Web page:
- The Washington Times - Wednesday, May 15, 2002

The U.N. Security Council voted unanimously yesterday to revise U.N. oil-for-food sanctions on Iraq, making it easier for Baghdad to import consumer goods but keeping a block on weapons materials.

Russia had blocked the measure for more than a year but supported the final version yesterday after it was significantly weakened from the original American proposal.

"This will make the process move more speedily" in approving imports of civilian goods, said John Wolf, assistant secretary for nonproliferation, at the State Department yesterday.

"This program will create a transparent process contracts destined for civilians will go forward."

After the 15-0 vote, U.S. Ambassador to the United Nations John Negroponte told reporters, "We believe it will facilitate greatly the movement of humanitarian and purely civilian goods to the Iraqi economy."

But the so-called "smart sanctions" lack a key element sought by Secretary of State Colin L. Powell a tightening of the noose around Iraq by getting front-line states, such as Jordan, Syria, Turkey, Iran and the Persian Gulf states, to stop smuggling.

Mr. Powell's plan, announced last year, would have ended oil sales that put cash directly into Iraqi leader Saddam Hussein's control. The aim was to prevent him from rebuilding his military and acquiring weapons of mass destruction.

Mr. Powell also wanted to beef up border patrols to block imports of materials to build nuclear, chemical and biological weapons and missiles to deliver them.

"None of these elements are there" in the final resolution approved yesterday, said Russia's U.N. Ambassador Sergei Lavrov in New York.

Russia had blocked the smart sanctions for more than a year, favoring a more liberal approach to Iraq that would let it repay billions of dollars owed to Russia.

Syria, Iraq's neighbor and the only Arab member of the 15-nation Security Council, decided at the last moment to vote in favor of the revision, after having delayed the vote for several days, criticizing the resolution and sanctions against Iraq.

In his response to the resolution, Iraqi Ambassador Mohammed Aldouri said, "We see the American political goals in this exercise." He did not say whether Baghdad would honor the measure and would continue oil exports through the U.N. program, estimated at about $10 billion a year.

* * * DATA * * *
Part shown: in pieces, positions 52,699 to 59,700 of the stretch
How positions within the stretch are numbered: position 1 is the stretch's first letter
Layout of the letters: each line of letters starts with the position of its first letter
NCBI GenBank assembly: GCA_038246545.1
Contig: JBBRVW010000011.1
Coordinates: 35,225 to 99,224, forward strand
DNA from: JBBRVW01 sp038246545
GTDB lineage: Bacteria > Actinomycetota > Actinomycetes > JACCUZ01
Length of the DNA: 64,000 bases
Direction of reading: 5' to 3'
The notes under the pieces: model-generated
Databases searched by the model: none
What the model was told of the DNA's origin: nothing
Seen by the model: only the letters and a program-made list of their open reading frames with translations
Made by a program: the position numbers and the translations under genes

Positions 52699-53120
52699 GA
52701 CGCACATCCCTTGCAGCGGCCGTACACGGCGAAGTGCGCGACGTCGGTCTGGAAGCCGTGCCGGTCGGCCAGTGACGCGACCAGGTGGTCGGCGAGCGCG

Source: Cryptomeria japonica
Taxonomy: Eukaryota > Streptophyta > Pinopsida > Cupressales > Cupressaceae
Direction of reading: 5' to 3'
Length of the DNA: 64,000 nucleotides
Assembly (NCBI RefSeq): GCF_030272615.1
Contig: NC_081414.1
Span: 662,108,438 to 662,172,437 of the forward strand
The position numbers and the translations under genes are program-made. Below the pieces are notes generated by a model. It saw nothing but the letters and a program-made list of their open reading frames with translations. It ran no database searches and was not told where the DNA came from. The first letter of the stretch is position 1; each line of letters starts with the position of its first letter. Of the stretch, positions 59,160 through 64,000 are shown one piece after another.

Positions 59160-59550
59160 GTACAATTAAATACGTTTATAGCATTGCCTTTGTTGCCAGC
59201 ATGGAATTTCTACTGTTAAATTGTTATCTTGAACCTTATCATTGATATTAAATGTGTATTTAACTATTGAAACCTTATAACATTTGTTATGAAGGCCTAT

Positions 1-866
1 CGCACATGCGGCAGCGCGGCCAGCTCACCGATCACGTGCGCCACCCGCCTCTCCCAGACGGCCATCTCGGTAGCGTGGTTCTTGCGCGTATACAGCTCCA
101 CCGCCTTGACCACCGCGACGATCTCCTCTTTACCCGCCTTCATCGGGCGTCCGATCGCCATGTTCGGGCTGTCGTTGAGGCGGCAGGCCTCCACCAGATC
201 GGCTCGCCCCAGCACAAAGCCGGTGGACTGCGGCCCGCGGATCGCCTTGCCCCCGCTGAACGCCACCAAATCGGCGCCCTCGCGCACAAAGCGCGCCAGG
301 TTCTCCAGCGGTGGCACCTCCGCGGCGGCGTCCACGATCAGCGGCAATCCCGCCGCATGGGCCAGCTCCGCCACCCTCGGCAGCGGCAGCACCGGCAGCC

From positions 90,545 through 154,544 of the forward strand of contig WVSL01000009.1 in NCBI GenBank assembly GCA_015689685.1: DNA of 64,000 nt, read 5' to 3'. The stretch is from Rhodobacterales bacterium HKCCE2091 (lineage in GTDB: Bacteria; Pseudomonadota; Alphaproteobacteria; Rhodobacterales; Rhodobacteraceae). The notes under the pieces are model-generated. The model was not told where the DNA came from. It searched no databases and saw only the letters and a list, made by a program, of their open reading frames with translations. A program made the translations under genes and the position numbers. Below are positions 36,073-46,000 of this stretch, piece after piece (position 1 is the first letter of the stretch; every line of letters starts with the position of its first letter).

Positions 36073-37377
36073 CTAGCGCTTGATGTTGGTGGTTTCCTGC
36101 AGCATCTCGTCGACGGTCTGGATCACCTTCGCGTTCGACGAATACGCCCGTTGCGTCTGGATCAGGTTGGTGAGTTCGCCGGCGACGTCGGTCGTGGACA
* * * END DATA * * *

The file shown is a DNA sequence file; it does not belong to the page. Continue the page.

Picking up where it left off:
The system approved yesterday renews the sanctions for six months and takes effect at the end of the month.

U.N. sanctions on Iraqi oil sales were imposed after Iraq's defeat in the 1991 Persian Gulf war. The oil-for-food program was set up in 1996, allowing Iraqi oil to be sold through a U.N. system that allocated cash for humanitarian and other civilian goods.

Cash also went to reparations for Kuwait, which was invaded in 1990 and saw its oil fields set ablaze by retreating Iraqi troops.

The system had bogged down with $5 billion in contracts blocked by U.S. and some British objections to items with likely dual use by Iraq's military and civilians.

Mr. Powell proposed the smart sanctions during his first official Middle East visit in February 2001 after irate Arab diplomats and reporters complained to him that suffering Iraqi children were malnourished because of the U.N. sanctions.

U.S. officials told reporters that Saddam was responsible for any malnutrition and lack of medicines because he diverted resources from needy Iraqi people to his Republican Guards and other allies.

While foreign visitors were brought on tours of hospitals with sickly children, Saddam built a series of spectacular palaces, U.S. officials said.

But the Iraqis won the propaganda war, said U.S. and congressional leaders, and Mr. Powell feared a collapse of the U.S.-Arab coalition that defeated Iraq.

Mr. Powell proposed to make it easier for humanitarian goods to enter Iraq while tightening controls on smuggled imports of weapons materials and smuggled exports of Iraqi oil.

"We didn't do as well as we could in explaining how the food programs worked diversion by Baghdad led to people suffering," said a senior State Department official speaking on the condition of anonymity yesterday.

"This [new system] makes clear there are no impediments to the sale of food to the Iraqi economy."

The system approved yesterday has no provision to prevent Saddam from diverting food and medicine from needy children.

It will speed approvals of requests by Iraq to import food, medicine and even industrial equipment such as oil drills and power plants, the official said.

But it also will include a 300-page list of items that could have dual use civilian and military and will require special scrutiny to ensure they are intended for civilian projects.

The senior official, however, said that without the return of U.N. weapons monitors to Iraq it will be impossible to be certain that dual-use equipment is not diverted to military use.

Iraq continues to seek to develop nuclear, chemical and biological weapons, as well as the missiles to deliver them, the official said. However, he cited the need to preserve intelligence secrecy and would not divulge details of the programs.

The system will end the U.S. role of blocking contracts. And objections to individual items in a contract would not prevent the rest of the contract from going forward.

Vendors also would be required to give clear information with each contract, proving that items to be imported are destined for civilian use.

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